Friday, August 5, 2022

What the Bank of England’s rate hike to 1.75% means for mortgages and savings

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While the rate hike could be bad news for homeowners, savers could see their returns increase

It has decided to make a 50 basis point jump to halt the rise in inflation as prices rise.

The Bank of England (BoE) has hiked interest rates to 1.75% from 1.25%, the highest level since December 2008.

Not only is it the first time since 1995 that there has been a 50 basis percent rise, the bank is now forecasting a 15-month recession.

It comes as consumers face rising energy, food and fuel costs and many are now struggling to afford basic necessities.

I takes a look at how the changes could affect you and your finances.

Up to this point, the increase in interest rates would have meant a relatively small increase in mortgage bills, but this increase will certainly start at a time when people’s budgets are already tight due to the cost-of-living crisis.

Millions of homeowners will see their mortgage costs rise thanks to Thursday’s rate hike — just over a fifth of all mortgage holders have an adjustable-rate business.

Of those with variable rates, about 800,000 have a tracker deal and the rest are stuck at their lender’s standard variable rate — the highest rate a lender will charge.

Quilter calculated that someone taking out a £250,000 mortgage over 25 years at around one per cent would pay around £942 a month.

After Thursday’s rise to 1.75 per cent, someone borrowing the same amount but at 1.75 per cent would pay £1,029 a month.

If interest rates continue to rise to 2.5 per cent, monthly payments would rise to £1,121, resulting in a difference of almost £180.

Consumers who do not have fixed deals, or those who do but see their plans ending soon, are encouraged to switch to one as soon as possible.

Karen Noye, Mortgage Specialist at Quilter, said: “Those who have fixed rate contracts may still feel protected by their contract. However, unless you’ve recently settled on a long, fixed-price contract, you’ll likely have to deal with the music sooner rather than later when your current contract expires.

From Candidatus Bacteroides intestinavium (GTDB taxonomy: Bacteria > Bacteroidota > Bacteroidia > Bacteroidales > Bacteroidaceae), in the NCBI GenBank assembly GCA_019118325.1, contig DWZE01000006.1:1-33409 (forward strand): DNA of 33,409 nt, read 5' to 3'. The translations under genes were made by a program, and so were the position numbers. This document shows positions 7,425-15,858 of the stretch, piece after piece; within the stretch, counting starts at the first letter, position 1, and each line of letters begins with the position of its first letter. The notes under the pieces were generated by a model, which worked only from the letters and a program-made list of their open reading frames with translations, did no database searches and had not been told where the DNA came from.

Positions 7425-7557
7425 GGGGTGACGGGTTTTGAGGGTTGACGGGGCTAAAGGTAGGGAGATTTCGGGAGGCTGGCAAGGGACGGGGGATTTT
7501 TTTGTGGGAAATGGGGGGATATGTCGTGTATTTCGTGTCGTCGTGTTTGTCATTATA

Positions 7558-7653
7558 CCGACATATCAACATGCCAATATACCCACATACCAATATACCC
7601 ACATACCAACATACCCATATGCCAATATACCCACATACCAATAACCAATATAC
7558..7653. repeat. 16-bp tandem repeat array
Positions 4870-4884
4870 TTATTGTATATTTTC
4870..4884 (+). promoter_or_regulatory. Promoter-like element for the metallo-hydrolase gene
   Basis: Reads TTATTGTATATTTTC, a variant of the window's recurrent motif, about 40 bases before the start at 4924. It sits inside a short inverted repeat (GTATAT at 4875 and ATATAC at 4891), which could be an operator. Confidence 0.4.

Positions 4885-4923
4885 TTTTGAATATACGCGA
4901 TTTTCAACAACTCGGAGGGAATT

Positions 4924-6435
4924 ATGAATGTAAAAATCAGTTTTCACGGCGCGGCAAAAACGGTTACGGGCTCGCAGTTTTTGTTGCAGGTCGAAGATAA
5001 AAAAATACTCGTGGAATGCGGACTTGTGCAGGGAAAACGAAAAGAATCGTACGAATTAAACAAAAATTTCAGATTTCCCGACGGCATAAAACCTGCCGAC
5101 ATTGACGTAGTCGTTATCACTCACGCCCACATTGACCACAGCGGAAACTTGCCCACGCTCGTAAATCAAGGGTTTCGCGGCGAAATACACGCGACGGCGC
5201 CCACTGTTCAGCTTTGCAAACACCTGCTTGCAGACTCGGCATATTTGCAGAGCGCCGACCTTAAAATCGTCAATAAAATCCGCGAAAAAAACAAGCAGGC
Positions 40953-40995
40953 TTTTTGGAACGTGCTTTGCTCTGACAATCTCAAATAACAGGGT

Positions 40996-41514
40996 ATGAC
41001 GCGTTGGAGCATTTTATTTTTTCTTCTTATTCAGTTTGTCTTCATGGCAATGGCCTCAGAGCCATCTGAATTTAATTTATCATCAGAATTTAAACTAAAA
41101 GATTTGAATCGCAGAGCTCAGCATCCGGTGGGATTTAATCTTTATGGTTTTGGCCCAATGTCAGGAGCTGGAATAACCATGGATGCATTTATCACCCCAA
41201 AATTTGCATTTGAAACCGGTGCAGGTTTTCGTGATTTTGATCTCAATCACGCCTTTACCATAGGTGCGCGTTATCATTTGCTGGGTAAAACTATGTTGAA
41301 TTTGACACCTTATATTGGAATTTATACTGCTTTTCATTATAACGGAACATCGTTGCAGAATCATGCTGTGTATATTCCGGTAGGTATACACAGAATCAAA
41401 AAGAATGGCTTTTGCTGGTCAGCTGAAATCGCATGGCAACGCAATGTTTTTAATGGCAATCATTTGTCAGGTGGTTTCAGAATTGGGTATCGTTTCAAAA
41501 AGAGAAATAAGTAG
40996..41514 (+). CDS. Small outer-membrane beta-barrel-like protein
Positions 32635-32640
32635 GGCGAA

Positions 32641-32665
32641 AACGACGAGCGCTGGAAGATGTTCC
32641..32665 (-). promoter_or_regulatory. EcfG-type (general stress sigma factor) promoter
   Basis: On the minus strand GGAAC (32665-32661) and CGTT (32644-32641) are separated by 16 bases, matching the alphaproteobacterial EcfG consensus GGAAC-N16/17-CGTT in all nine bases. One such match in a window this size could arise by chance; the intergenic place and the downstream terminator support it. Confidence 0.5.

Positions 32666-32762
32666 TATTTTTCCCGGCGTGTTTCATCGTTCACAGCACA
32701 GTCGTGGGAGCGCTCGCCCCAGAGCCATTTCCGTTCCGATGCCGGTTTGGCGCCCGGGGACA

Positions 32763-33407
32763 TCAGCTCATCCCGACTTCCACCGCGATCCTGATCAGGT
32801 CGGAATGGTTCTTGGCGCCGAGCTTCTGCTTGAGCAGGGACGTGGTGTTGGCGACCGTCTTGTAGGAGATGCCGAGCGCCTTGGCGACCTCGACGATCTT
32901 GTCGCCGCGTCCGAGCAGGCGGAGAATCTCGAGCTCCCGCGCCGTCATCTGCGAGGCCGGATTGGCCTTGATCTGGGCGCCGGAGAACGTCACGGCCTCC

“Over the next year, thousands of borrowers will be forced to move into a completely different interest rate environment and get a new deal.

“That means suddenly a slew of new borrowers are being forced to share in the misery that is being felt by those who are already struggling with tracker or standard mortgages.”

Fortunately, a higher interest rate is likely to have a positive impact on savings accounts as many banks expand their offerings.

Laura Suter, head of personal finance at AJ Bell, said: “We’ve already seen an interest rate war break out in the savings market and savers are finally being rewarded for the money they’ve stashed away.”

The best easy-to-access account is up from 0.71 per cent on the day the Bank of England first began raising interest rates in December to 1.8 per cent, meaning £10,000 in cash gets you £109 more Earn interest per year than you were late last year.

That means today’s rate hike will give savings rates another boost.

Ms Suter said: “With inflation at 9.4 per cent and expectations that it will hit 11 per cent in a couple of months, many savers will struggle to get excited about the rise in Best Buy savings rates since December , because the real value of their savings is still shrinking significantly in real terms.”

The higher yields won’t be good news for savers, however, as their money is still shrinking in real terms. Consumers are also warned against locking up their money for long periods of time.

“A word of caution applies to the fixed rate savings market, where we have faced stiff competition to get to the top of the best buy charts. If you lock in a fixed rate today, you’ll miss out on future rate hikes – the banks aren’t stupid, they’re trying to withdraw money now to make more profit if rates continue to rise.

“We still expect the bank to continue raising rates this year and well into next, which means that to freeze a fixed-rate savings account today means you miss out on any of those hikes.”

The rate hike could not only affect mortgage payments, but also house prices and the number of people who see their homes being confiscated.

Quilter’s analysis of the number of mortgage redemptions per year versus the Bank of England’s base rate shows that changes in interest rates can correlate with the number of redemptions that occur in a year.

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